Drones at incidents

We understand media and members of the public may want to fly drones to capture footage or photos of ongoing incidents. However certain rules must be followed, and permission sought in advance, to ensure emergency service operations are not impacted.

Kent Fire and Rescue Service has permission from the Civil Aviation Authority to operate its drone for operational and commercial use, including at incidents or for training purposes.

However, media and members of the public risk committing an offence if operating a drone near to any emergency service incident.

The Civil Aviation Authority Regulation ‘CAP 1789A: Unmanned Aerial Systems – Consolidated version of Regulation (EU) 2019/947’ and the UAS.SPEC.060 states under ‘Responsibilities of the remote pilot’ :

(3)    During the flight, the remote pilot shall:

(e) ‘…not fly close to or inside areas where an emergency response effort is ongoing unless they have permission to do so from the responsible emergency response services.’

Failure to adhere to their responsibilities under UAS.OPEN.060 Para 3 and UAS.SPEC.060 Para 3(e) is an offence, which would fall under the Air Navigation Order Article 265A Para 3 and Article 265B.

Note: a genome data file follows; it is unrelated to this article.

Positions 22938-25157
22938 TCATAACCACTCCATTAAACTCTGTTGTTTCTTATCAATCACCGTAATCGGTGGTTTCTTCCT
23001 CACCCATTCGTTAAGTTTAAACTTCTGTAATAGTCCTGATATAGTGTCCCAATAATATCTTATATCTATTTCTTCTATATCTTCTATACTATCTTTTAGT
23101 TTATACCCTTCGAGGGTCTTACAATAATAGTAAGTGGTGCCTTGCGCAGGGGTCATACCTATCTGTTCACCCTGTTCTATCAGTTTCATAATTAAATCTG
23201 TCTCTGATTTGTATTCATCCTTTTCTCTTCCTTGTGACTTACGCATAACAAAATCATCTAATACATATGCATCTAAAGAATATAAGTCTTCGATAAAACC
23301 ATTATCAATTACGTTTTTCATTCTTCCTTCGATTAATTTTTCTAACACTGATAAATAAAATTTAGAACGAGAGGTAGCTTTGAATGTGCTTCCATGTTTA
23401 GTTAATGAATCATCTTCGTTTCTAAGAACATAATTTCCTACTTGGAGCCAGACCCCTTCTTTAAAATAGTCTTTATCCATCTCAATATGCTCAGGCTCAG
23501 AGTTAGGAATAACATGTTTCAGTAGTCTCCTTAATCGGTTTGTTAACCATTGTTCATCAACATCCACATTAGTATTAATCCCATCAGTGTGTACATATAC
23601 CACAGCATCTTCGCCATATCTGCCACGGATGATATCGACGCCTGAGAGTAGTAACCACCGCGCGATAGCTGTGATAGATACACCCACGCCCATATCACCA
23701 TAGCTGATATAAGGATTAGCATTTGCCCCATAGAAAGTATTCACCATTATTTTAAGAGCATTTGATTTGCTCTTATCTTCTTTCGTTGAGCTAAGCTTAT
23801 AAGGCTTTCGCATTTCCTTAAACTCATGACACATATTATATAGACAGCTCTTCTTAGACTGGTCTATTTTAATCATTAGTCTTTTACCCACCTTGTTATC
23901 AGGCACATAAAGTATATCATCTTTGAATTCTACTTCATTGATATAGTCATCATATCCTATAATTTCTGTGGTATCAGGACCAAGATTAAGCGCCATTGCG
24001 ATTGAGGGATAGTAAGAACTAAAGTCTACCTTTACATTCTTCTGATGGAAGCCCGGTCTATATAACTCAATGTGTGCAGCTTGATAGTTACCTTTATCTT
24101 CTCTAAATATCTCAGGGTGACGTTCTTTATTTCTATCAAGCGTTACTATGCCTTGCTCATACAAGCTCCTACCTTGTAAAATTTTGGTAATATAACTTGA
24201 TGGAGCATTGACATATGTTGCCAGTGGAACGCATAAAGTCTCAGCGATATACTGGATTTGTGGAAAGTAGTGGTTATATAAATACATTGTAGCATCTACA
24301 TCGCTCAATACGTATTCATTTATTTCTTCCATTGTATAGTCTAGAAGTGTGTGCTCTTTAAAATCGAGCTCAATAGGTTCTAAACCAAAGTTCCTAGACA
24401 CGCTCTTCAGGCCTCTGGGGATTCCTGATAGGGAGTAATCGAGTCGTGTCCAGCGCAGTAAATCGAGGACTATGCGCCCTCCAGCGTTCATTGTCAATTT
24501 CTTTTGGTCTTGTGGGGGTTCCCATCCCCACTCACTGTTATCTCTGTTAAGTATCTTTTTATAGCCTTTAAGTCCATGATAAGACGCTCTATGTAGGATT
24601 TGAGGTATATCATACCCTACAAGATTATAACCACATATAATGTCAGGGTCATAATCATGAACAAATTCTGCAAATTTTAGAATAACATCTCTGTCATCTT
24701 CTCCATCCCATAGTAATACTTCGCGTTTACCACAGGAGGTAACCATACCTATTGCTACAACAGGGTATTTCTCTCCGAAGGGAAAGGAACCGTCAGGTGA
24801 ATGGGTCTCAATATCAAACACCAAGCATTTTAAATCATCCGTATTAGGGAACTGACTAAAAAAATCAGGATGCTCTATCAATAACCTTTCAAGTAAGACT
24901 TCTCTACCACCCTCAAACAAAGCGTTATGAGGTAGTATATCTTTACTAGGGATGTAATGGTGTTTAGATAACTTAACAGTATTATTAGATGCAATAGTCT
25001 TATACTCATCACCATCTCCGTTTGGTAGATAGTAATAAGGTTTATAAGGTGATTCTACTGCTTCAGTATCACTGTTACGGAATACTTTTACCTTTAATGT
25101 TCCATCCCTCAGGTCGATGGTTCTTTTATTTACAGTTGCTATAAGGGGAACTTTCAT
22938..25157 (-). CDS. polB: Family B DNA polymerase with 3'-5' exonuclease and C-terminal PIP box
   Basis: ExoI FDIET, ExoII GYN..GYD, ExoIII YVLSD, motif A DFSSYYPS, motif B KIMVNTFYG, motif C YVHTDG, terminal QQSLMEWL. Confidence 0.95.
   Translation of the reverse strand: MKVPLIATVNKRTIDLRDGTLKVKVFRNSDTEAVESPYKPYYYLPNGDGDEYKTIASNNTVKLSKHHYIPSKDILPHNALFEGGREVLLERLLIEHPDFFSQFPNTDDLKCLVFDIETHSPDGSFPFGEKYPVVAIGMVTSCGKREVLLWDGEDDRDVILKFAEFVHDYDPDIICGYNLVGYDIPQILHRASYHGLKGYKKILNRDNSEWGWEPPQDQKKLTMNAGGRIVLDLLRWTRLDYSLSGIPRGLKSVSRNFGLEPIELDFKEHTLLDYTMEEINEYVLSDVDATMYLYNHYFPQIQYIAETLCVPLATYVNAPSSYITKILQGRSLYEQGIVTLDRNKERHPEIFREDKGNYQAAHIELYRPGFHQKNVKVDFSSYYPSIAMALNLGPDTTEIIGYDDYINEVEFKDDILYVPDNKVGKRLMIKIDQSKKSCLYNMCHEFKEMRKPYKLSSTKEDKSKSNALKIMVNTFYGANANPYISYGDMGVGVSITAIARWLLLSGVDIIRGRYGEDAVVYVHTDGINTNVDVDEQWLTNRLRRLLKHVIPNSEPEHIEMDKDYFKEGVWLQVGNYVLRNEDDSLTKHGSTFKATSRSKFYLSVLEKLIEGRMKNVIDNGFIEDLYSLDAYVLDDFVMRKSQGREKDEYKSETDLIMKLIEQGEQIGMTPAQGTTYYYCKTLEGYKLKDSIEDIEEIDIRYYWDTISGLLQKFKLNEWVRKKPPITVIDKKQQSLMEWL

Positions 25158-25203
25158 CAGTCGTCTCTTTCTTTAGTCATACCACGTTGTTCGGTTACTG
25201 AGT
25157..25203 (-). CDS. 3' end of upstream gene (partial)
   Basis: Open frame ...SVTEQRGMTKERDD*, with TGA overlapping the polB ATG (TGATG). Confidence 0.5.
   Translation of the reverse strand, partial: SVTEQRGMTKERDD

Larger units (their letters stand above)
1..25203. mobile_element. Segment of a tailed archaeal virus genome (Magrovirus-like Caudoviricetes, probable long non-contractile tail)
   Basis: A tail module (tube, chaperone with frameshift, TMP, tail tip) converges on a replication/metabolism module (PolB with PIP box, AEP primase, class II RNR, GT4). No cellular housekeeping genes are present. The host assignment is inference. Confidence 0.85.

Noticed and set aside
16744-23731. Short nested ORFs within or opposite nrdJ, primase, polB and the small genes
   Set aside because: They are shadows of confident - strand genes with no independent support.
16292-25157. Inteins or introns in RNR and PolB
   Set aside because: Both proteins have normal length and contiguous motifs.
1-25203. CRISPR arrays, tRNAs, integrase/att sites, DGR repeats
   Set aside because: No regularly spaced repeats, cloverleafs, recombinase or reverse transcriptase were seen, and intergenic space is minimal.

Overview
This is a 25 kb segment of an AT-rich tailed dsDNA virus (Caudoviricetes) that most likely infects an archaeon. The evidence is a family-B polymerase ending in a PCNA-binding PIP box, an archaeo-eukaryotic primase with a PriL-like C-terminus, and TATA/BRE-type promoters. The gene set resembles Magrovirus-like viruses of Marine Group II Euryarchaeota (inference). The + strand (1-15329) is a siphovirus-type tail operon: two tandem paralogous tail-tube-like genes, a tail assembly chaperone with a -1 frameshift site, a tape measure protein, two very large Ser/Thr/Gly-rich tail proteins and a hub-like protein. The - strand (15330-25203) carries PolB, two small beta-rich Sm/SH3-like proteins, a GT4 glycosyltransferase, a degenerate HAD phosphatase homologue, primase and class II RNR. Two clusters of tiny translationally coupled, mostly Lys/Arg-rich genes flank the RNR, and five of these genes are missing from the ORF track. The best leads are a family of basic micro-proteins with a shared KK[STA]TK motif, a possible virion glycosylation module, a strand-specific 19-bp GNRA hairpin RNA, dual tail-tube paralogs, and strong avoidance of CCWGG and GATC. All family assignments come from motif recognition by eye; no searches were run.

The Civil Aviation Authority has further guidance on using drones for both private and commercial use, including its Drone Code.

If you want to fly a drone near to an ongoing Kent Fire and Rescue Service (KFRS) incident, this process must be followed:

  • Contact the KFRS press office to request to fly your drone at a KFRS incident - call 01622 212 425 or email us
  • The press office team will speak to the officer-in-charge (OIC) who will consider the request and authorise you to fly your drone over the emergency response where appropriate – their decision is final.
  • If the OIC gives authorisation for you to fly your drone, you will be given a time slot, which must be adhered to.
  • If the OIC declines your request to fly your drone, you will need to respect that decision – if they say no, there will be a valid reason.

Please note, you may be required to show identification, including your flyer or operator ID. It’s against the law to fly a drone or model aircraft without having the required IDs.